Do energy standards and code requirements improve actual building performance? National model energy codes for buildings first appeared in the 1970s, largely due to the energy and economic crises during that decade. Three decades later, the largest private sector energy and water use benchmarking law in the United States was released in New York City, affecting 26,000 of its largest buildings. During this presentation, speakers will outline the code development process, describe how benchmarking efforts have impacted energy efficiency retrofits and retro-commissioning decisions and explore the implications of this new scope of building energy use information on future policies.
John Lee, Deputy Director, NYC Mayor’s Office of Long-Term Planning and Sustainability
Lee is leading the city’s policy and legislative efforts driving the built environment to unprecedented energy efficiency standards. Lee’s previous public sector service was with the NYC Department of Buildings as Senior Architect in the codes development division and with the Department of City Planning where he served as an Urban Designer.
During his early career, Lee was Art Director for a web development firm consulting to a suite of corporate clients in the energy sector and in consumer product goods, and was also a design architect in private sector architecture firms working on institutional buildings, transit facilities, and master plans for universities.
Lee is a licensed architect and a graduate of Rice University and Harvard University.
Teresa Rainey, PE, LEED Fellow, BSCP, Director of High-Performance Design,SOM
Rainey integrates technical tools with sustainable strategies to inform a building’s design in the interest of achieving high-performance goals. A LEED® accredited professional, Rainey’s commitment to remaining on the cutting-edge of environmentally responsible technology is exemplified through research, continued training, and a willingness to consider innovative design solutions.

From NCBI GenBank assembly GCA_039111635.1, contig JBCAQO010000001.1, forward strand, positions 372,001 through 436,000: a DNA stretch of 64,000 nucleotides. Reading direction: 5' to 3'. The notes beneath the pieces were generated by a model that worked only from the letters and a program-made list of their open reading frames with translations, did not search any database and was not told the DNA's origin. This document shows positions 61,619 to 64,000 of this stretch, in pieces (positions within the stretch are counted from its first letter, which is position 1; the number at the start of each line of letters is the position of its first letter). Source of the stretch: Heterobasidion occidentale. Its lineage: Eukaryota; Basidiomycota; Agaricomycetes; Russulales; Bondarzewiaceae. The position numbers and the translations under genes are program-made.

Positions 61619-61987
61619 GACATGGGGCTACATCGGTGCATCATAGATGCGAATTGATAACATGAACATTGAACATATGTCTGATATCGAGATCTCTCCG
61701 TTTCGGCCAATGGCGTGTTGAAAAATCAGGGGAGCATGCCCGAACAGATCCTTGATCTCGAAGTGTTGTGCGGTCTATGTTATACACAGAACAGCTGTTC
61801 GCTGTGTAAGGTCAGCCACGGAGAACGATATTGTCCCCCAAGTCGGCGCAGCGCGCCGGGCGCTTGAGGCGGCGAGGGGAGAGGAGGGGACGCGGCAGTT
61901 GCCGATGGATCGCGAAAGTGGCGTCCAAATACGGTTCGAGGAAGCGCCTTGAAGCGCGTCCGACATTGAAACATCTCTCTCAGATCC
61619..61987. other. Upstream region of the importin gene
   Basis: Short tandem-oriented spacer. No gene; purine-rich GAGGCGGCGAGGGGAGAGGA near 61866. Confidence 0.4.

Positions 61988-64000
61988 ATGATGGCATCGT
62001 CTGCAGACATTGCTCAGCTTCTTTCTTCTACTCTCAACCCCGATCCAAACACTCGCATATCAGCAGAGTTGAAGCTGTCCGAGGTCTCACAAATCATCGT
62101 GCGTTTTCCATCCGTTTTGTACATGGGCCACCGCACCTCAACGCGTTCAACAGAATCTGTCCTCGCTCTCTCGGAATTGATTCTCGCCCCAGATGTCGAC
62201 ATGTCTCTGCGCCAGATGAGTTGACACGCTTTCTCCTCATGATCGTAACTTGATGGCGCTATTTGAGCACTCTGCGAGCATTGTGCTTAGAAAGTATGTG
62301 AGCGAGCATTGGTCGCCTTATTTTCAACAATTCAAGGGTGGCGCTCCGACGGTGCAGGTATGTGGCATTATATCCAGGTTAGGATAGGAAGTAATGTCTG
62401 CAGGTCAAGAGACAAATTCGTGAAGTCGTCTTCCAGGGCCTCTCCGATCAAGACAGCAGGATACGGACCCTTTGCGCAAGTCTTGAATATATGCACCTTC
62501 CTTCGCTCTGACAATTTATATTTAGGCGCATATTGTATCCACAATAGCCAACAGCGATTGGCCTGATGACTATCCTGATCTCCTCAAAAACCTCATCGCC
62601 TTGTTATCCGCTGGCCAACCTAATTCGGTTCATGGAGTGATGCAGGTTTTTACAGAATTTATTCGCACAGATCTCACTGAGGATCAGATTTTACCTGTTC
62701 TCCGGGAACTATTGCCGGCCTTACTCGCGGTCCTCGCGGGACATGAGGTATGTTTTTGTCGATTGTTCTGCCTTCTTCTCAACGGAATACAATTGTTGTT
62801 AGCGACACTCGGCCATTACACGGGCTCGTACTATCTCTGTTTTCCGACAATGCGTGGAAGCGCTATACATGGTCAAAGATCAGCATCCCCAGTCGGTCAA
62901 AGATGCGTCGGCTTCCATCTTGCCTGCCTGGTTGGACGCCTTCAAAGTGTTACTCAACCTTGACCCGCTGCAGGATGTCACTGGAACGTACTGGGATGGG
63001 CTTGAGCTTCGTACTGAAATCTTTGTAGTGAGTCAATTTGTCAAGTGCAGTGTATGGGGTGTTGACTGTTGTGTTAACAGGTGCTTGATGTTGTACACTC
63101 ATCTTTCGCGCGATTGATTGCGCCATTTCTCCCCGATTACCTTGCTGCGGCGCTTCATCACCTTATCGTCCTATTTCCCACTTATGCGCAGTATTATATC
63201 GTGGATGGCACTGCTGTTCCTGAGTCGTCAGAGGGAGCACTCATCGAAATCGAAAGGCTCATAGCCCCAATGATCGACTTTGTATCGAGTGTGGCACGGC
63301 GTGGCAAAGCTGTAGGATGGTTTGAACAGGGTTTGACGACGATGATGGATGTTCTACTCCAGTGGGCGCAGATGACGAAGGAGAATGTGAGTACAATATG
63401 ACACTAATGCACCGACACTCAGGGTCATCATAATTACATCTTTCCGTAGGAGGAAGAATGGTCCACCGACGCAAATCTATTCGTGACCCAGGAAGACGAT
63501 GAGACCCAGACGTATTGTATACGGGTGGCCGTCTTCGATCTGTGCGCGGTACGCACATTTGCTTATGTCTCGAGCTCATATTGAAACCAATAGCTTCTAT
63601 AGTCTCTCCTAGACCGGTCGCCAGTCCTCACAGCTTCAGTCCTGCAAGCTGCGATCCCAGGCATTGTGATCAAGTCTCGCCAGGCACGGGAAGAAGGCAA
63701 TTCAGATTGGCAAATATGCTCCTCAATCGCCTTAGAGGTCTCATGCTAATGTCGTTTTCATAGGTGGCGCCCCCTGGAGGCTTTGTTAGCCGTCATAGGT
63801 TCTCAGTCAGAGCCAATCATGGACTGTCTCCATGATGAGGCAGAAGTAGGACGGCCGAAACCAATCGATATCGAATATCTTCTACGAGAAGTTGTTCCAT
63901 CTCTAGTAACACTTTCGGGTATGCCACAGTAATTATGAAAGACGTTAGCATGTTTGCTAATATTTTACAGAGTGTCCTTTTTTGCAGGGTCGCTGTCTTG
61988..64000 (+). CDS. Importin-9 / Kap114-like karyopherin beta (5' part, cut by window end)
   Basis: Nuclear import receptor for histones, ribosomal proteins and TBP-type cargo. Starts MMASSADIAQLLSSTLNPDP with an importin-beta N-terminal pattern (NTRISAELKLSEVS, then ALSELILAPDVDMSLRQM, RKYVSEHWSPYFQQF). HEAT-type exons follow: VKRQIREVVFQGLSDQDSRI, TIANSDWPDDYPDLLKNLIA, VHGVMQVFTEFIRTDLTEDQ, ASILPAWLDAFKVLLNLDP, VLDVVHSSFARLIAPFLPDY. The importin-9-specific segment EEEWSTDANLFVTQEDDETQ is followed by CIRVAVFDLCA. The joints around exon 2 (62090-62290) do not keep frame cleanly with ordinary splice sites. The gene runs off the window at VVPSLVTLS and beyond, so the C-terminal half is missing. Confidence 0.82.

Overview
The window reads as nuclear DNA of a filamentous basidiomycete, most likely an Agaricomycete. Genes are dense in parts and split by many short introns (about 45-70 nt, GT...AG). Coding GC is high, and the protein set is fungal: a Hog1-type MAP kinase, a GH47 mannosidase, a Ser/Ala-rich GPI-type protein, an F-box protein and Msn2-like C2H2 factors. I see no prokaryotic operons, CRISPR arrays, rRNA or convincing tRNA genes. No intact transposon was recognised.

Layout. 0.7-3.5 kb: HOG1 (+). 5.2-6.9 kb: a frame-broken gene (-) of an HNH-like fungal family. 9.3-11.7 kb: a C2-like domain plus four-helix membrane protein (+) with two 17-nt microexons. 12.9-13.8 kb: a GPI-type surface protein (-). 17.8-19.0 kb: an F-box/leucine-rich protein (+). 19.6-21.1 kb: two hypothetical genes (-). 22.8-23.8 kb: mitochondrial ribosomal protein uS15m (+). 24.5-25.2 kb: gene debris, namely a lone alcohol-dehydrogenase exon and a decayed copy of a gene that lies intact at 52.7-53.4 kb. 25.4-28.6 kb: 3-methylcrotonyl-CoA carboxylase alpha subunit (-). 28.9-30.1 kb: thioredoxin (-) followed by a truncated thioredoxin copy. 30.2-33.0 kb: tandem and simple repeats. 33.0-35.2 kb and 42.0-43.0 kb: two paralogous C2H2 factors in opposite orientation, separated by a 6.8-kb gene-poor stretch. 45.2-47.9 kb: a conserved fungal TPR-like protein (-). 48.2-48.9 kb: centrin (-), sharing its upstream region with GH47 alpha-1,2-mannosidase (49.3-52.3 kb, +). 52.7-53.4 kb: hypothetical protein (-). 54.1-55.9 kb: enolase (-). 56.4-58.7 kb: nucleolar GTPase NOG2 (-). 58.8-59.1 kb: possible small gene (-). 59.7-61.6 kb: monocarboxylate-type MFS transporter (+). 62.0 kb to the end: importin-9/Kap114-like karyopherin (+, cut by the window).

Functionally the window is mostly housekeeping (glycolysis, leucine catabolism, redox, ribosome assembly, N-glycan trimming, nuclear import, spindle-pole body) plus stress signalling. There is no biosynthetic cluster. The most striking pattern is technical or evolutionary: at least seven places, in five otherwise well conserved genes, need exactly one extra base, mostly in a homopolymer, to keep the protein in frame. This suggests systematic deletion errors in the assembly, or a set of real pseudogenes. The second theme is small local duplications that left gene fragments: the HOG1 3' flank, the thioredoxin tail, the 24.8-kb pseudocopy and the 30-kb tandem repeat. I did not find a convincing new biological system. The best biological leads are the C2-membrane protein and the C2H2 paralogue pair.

Rainey’s active involvement with organizations such as ASHRAE, the U.S. Green Building Council, the General Service Administration’s Design Excellence National Peer Review Program, the Center for the Built Environment, and the Building Security Council have helped to establish her as an industry leader in the design of high-performance buildings.
Rainey has lectured and participated in panel discussions on the topics of building performance modeling, research in sustainable building technologies, and multidisciplinary collaboration.
Emily Small, Acting Deputy Commissioner and Chief Energy Management Officer, New York Citywide Administrative Services
Emily Small manages the team responsible for energy procurement, billing, efficiency retrofits, clean distributed generation projects, and implementation of PlaNYC strategies and programs, totaling over a $1 billion annual budget for the City-owned 4000+ buildings and facilities. Prior to taking on this role, Small served as Energy Management’s Strategic Policy Advisor for its programs funded through over $100 million in federal Recovery Act grants. In this role, she supported the implementation of a number of different programs including energy efficient retrofits of municipal buildings, the development and roll out of the City’s Operations and Maintenance program, and the creation of the City’s energy efficiency financing program for private building owners.
Small graduated with a B.A. in Political Science from Williams College, and earned her MPA in Environmental Science and Policy from Columbia University’s School of International and Public Affairs.
Price: $10 for members; $20 for non-members